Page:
Lordy but we are an incredible and deeply damaged race.
Last Saturday morning we were all hungover after St. Patrick's Day and the Cheltenham races in England. We were aware that we were all broke, our banks were broke, we would go bust and belly-up were it not for the EU keeping a few bob in our begging bowl. We were morose.
The world was exploding with the outbreak of war in Libya, unemployment and emigration were getting worse by the hour, poor Japan was being racked by a radiation threat and the earthquake aftermath, both President Obama and the Queen of England were coming in a few weeks time and we have not enough funds in the kitty to give either of them a proper Cead Mile Failte of the necessary width and depth.
It was also raining. We were feeling the fangs of the recession and we all had blinding headaches.
But only a few hours later the recession was banished, the headaches were gone, Ireland was all smiles and laughter and craic, the percussions of our national celebrations surely registered on the Richter Scale, the sun was shining, drinks were flowing again, all was right with our narrow little world.
Because the English rugby team came to Dublin unbeaten in the Six Nations Championship, looking for the Grand Slam, and we beat them to within an inch of their sporting lives. That is why. It was only a game on the surface, a matter-less sporting contest, something on the margins of our bleak realities, but we beat England, the old enemy, and that transformed everything.
Lordy but we are an incredible and deeply damaged race indeed!
We performed poorly in the rugby championship up until last Saturday. Having been beaten in earlier games, we could not win the title ourselves.
In previous rounds we'd played and performed like a team spiritually undermined by our current bad social and economic plight. We were underpowered and pallid and prone to errors. Our performances were another index to the state of the nation generally.
But the fundamental truth is that for the majority of us the only rugby game that matters every spring is the game against England. It is far more than just a game.
And the associated reality is that the majority of the sporting population, weaned on Gaelic football and hurling, soccer to a lesser extent, know little enough about the complex rules and regulations of rugby union. But to beat England, and especially to deny them a Grand Slam of all their rivals, that, God help us all, is pure manna for our somehow deeply damaged national spirit.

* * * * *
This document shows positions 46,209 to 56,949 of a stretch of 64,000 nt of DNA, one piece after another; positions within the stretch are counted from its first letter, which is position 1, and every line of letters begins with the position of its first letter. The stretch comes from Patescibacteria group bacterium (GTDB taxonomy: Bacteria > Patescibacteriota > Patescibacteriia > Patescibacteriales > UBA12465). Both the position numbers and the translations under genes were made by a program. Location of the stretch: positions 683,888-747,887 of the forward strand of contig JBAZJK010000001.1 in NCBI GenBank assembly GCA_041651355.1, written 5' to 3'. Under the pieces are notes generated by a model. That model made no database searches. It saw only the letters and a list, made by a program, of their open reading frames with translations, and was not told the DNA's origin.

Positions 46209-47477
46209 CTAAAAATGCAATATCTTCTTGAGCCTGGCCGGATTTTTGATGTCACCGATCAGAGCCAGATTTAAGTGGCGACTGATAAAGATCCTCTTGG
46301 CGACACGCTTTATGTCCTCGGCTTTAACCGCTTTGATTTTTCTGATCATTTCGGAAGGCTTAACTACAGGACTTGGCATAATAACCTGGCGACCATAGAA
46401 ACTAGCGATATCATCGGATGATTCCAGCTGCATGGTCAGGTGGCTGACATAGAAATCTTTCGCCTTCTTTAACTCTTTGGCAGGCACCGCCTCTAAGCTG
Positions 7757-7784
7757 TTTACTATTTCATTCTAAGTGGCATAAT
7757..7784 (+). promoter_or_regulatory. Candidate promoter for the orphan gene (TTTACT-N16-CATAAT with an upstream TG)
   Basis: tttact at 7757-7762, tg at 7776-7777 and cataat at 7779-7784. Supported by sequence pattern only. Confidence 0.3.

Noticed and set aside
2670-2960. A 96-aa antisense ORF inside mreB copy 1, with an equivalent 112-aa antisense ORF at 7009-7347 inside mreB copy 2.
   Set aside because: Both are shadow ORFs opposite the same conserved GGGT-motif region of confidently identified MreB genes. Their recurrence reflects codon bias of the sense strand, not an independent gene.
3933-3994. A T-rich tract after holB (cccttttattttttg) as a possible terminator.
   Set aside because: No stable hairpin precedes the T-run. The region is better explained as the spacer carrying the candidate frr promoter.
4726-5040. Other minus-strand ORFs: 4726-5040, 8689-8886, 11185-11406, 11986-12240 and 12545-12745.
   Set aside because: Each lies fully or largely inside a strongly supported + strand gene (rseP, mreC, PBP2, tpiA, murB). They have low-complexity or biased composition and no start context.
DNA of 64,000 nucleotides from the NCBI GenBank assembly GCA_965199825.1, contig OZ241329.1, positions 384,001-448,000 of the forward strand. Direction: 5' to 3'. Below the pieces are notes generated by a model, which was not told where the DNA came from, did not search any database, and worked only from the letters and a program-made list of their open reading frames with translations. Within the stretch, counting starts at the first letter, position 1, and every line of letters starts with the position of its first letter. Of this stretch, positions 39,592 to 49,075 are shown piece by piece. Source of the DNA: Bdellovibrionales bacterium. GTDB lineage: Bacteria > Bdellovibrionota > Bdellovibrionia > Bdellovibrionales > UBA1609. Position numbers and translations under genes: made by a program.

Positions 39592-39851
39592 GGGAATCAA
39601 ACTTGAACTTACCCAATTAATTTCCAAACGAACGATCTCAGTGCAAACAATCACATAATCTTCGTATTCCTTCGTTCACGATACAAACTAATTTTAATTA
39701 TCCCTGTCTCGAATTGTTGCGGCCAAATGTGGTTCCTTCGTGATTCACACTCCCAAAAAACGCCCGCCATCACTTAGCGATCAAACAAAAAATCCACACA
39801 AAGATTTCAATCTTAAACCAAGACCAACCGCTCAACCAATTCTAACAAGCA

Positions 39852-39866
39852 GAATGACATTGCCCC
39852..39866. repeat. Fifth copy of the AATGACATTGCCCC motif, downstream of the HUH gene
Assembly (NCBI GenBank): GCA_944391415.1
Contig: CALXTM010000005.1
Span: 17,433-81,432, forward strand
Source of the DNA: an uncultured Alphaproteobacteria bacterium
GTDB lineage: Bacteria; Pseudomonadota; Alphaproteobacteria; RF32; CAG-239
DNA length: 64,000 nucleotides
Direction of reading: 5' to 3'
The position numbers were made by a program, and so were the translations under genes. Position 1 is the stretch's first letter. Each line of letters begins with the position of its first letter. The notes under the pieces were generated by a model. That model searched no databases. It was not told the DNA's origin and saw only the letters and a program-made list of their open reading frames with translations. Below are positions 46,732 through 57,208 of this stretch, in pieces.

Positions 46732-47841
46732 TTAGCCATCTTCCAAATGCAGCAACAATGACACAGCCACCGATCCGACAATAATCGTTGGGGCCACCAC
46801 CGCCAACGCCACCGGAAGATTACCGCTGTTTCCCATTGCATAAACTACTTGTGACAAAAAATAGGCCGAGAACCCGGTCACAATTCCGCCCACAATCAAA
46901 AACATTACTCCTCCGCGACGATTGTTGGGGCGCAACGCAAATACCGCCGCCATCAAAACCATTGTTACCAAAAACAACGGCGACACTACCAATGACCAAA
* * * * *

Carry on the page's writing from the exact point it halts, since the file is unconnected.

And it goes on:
And to do it just a few weeks after defeating their vaunted cricketers in that code's ongoing World Cup is, unbelievably, sufficient to keep us all in high spirits for at least the next fortnight.
What kind of priorities do we live by at all?
This is not a sporting piece. It comes from somewhere else. In the Aviva Stadium game we did not just defeat England by treble scores, we devoured them alive.
We tore into the big men in white jerseys with roses on their breasts as if we were Brian Boru's gallow glasses against the Vikings. We pulverized them, shattered them, gutted and disconcerted them, threw them around the field like rag dolls.
And the watching nation loved every second of the carnage in a way which is probably not one bit healthy or wholesome. More than any other contact code on this side of the water, rugby is man-to-man contact. It is akin to war.
The hits are ferocious, the exchanges torrid, no quarter given or taken. There is a terrible beauty about the sight.
Lordy we are surely deeply damaged!
In some primitive sense, when we defeat the Sassenach in the annual rugby games (and we usually do over the last decade), we seem to be reaching back into the folk memory for revenge for all the injustices which our powerful neighbor definitely inflicted upon us down the centuries of history.
Last Saturday every Irish player seemed to have the angry strength and power of three men. They were motivated, I'd swear, by more forces than they were consciously aware of. And that's interesting stuff too.
If we, as a race, could find some way of harnessing that hungry drive and anger and power in any other area of real life and living and surviving, then for sure we would be Superpaddies, and we would not be going around Europe these days with our heads bowed and a begging bowl extended for our daily bread. Ashamed of ourselves and broke.
It is such a pity that this transforming electric focus and force and power is reserved just for one spring day every year on a rugby pitch. If we could pickle it or bottle it for other uses our future as a nation would be as bright as tonight's moon over Clare.
I enjoyed every second of every minute of the slaughter of England of course. But I'm a small bit ashamed of how primitive my enjoyment was.
It had nothing to do with a mere game, everything to do with history. And the crowds in the stands bayed with the same bloodthirsty roar as those in the Colosseum of Rome when they threw those early Christians to the lions. Know what I mean?
We are deeply damaged beyond doubt. But it was a mighty day!